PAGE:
Linda Abraham
Accepted
310-815-9553

Co-Author of: MBA Admission for Smarties: The No-Nonsense Guide to Acceptance at Top Business Schools

Follow Accepted on Twitter
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Subscribe to Accepted's Blog

Expert Post
MBA Admissions Consulting
User avatar
Joined: 20 Apr 2003
Posts: 4806
Location: Los Angeles CA
Followers: 40

Kudos [?]: 333 [0], given: 64

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6 Top Tips for Visiting Schools [#permalink] New post 23 Mar 2014, 08:00
Expert's post
FROM Accepted.com Blog: 6 Top Tips for Visiting Schools
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School visit tip #1: Do it!

Our #1 tip for visiting schools is that you should definitely visit your target b-school if it makes logistical and financial sense. Programs understand that geography and financial resources can prevent a visit, but if it is possible to visit the schools on your list, then you certainly should – not because of imaginary “brownie points” that the school may or may not award you, but because you will be a better informed applicant after you visit than before. You will know more about the school and its culture. You will know more about why it appeals to you, what about its style matches yours, and how it supports your goals. You will also, most likely, prepare a better application for admission after you’ve learned more about the school.

Once you’ve made the decision to visit, we recommend that you follow this advice:

1. Visit when class is in session.

You want to get a feel for what life on campus is like. You won’t get much of an idea of student life if everyone’s on break. Likewise, if classes are done for the term and everyone is cramming for exams and taking tests, you won’t get the full day-to-day campus experience (though you will get to see what b-school students are like under pressure!).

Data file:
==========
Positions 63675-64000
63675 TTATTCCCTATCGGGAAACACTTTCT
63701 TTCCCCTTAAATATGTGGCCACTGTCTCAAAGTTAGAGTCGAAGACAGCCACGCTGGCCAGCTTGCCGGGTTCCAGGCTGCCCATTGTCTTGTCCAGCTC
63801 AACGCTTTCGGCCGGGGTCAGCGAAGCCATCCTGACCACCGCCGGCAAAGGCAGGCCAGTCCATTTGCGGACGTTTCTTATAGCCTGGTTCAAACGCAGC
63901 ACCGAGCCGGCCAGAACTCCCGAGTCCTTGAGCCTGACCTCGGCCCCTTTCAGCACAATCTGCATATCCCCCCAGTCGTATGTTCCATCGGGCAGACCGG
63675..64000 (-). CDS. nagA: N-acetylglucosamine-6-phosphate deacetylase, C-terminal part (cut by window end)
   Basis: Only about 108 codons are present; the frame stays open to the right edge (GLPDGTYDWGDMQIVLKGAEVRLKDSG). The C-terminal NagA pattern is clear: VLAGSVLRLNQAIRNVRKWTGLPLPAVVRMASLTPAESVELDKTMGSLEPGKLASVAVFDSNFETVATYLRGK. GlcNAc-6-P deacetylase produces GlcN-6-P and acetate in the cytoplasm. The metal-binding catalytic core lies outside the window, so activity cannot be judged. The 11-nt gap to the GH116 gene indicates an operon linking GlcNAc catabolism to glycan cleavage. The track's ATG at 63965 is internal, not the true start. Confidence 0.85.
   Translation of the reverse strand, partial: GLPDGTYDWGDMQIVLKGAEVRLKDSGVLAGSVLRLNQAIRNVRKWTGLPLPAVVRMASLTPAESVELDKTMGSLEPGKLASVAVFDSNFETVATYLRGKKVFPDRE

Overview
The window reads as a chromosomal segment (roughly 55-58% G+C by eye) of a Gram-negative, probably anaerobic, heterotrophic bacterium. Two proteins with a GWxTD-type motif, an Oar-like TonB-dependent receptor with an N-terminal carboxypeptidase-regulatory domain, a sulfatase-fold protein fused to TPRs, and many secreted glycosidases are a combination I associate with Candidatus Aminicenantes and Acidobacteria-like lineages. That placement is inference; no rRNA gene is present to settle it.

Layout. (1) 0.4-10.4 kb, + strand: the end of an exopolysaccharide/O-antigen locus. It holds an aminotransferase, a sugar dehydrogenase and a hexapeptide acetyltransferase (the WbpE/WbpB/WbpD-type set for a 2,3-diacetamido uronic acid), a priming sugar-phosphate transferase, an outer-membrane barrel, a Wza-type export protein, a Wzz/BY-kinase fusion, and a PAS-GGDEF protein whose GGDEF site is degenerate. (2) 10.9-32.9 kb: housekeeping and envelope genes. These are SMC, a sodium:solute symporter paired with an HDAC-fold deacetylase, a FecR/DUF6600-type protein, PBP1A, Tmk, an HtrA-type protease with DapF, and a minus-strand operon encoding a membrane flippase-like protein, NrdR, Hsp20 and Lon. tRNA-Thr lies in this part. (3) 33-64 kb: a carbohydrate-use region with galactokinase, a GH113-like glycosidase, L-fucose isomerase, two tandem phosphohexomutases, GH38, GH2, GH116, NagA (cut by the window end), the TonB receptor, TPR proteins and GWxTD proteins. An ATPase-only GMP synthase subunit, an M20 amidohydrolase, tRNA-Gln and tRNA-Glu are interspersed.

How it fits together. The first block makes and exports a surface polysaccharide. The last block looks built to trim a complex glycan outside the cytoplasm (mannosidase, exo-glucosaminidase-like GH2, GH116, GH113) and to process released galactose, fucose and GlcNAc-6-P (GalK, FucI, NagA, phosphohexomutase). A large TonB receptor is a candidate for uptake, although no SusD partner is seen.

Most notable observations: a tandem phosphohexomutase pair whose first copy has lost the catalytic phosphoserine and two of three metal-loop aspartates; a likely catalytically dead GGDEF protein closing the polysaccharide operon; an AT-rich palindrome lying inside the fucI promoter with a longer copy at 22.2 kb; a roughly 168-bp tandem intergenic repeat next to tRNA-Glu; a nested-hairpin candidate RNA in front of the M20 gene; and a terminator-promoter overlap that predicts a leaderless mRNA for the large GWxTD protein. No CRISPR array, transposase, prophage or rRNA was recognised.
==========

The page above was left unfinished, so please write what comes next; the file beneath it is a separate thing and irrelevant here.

Another good reason to go while class is in session is so that you can sit in on classes – definitely take advantage of this if your target program offers this option.

2. Take the tour and attend the info sessions.

Again, your goal is to learn as much as possible about the program. Don’t brush off the official tours because you’d rather explore on your own; instead, take the tour, sit through the info sessions, and explore on your own.

3. Talk to everyone!

B-school students and adcom are generally more than happy to talk with prospective students, so don’t miss out on the valuable opportunity to chat anyone and everyone about their b-school experience.

4. Prepare your questions in advance.

You’ll have the most productive conversations if you go in with some direction. Obviously questions will differ depending on what’s important to you and where you’re visiting, but here are some basic questions: What is a typical day like for a first or second year student? How do professors view their teaching – as an integrated approach to business, as part of the interconnection of business functions (and if interconnected, how do they collaborate with other professors), or simply as a job? How do they balance teaching and research? How are interview slots assigned? Is there a bidding process? What is it?

5. Review the school’s website before you go.